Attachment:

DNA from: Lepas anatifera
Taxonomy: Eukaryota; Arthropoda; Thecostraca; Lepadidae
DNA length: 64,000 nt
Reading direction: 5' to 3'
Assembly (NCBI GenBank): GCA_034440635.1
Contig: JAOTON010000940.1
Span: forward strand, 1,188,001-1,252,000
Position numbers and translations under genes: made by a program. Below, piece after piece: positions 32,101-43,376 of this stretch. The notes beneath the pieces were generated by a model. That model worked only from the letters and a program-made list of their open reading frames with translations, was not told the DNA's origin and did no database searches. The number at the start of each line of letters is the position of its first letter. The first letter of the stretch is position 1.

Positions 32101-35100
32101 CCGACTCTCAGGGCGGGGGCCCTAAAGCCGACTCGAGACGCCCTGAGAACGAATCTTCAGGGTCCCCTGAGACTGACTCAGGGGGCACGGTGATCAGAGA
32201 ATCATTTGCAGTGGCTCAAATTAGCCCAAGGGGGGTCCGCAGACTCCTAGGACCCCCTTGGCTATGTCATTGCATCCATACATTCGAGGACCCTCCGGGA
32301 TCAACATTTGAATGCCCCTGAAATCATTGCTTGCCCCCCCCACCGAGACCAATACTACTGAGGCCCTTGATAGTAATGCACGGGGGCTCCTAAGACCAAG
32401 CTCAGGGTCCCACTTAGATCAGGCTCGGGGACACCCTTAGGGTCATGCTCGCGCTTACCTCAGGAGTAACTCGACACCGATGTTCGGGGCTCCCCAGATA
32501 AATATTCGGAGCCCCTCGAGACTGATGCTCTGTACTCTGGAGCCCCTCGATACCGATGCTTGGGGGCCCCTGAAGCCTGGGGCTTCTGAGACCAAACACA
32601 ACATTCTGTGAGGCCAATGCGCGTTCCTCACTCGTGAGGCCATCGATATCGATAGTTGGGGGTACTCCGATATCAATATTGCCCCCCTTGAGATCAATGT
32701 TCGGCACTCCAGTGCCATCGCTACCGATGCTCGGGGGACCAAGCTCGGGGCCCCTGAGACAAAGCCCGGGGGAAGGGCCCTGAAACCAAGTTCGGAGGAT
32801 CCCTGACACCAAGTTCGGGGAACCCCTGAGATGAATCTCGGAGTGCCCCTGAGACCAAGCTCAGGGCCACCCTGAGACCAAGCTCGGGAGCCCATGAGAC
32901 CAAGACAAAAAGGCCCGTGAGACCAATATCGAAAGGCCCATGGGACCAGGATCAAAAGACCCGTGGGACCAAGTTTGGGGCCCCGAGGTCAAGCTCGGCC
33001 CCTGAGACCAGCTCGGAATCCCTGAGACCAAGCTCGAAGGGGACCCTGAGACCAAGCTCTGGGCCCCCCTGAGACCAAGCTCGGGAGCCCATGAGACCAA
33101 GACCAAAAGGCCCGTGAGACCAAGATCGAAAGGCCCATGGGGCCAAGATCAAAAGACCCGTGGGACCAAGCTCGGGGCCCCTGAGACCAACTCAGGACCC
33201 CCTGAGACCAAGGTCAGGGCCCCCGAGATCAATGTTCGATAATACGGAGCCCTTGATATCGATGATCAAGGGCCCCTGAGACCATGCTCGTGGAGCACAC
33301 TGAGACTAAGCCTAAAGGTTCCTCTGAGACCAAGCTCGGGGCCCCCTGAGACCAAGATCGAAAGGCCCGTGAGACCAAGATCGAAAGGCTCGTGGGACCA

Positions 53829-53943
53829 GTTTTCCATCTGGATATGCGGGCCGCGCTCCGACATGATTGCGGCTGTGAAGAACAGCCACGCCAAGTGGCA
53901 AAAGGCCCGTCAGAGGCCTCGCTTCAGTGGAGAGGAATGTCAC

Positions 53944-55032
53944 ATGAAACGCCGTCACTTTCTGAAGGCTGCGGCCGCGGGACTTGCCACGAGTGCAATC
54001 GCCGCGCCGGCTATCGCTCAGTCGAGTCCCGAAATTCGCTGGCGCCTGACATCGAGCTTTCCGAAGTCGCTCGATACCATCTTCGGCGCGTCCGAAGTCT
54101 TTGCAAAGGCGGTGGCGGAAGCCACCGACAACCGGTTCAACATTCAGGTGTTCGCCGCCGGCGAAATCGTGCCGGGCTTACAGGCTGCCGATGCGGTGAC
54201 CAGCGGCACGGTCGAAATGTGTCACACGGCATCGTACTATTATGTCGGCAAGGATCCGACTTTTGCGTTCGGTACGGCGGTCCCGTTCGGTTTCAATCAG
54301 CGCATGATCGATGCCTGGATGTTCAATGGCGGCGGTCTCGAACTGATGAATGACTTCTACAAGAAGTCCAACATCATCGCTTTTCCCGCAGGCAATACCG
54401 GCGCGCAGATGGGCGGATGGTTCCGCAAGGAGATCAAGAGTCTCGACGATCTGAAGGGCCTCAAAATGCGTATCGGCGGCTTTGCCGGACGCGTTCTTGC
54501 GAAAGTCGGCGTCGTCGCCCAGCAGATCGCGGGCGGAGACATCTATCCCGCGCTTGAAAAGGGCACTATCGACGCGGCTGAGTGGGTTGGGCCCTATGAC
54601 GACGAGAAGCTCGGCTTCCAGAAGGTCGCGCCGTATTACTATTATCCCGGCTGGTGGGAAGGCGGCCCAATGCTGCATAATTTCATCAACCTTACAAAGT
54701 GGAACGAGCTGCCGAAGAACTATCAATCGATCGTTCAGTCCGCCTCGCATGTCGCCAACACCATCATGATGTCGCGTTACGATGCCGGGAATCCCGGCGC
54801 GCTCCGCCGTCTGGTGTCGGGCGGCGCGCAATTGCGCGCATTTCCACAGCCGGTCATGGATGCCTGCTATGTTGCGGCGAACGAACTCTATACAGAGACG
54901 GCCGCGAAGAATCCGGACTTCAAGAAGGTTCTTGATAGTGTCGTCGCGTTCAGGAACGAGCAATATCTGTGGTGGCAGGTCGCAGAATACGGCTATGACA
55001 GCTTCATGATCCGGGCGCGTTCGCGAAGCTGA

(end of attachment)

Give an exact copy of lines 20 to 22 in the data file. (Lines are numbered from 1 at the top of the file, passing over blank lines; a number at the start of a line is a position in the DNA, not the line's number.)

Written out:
33101 GACCAAAAGGCCCGTGAGACCAAGATCGAAAGGCCCATGGGGCCAAGATCAAAAGACCCGTGGGACCAAGCTCGGGGCCCCTGAGACCAACTCAGGACCC
33201 CCTGAGACCAAGGTCAGGGCCCCCGAGATCAATGTTCGATAATACGGAGCCCTTGATATCGATGATCAAGGGCCCCTGAGACCATGCTCGTGGAGCACAC
33301 TGAGACTAAGCCTAAAGGTTCCTCTGAGACCAAGCTCGGGGCCCCCTGAGACCAAGATCGAAAGGCCCGTGAGACCAAGATCGAAAGGCTCGTGGGACCA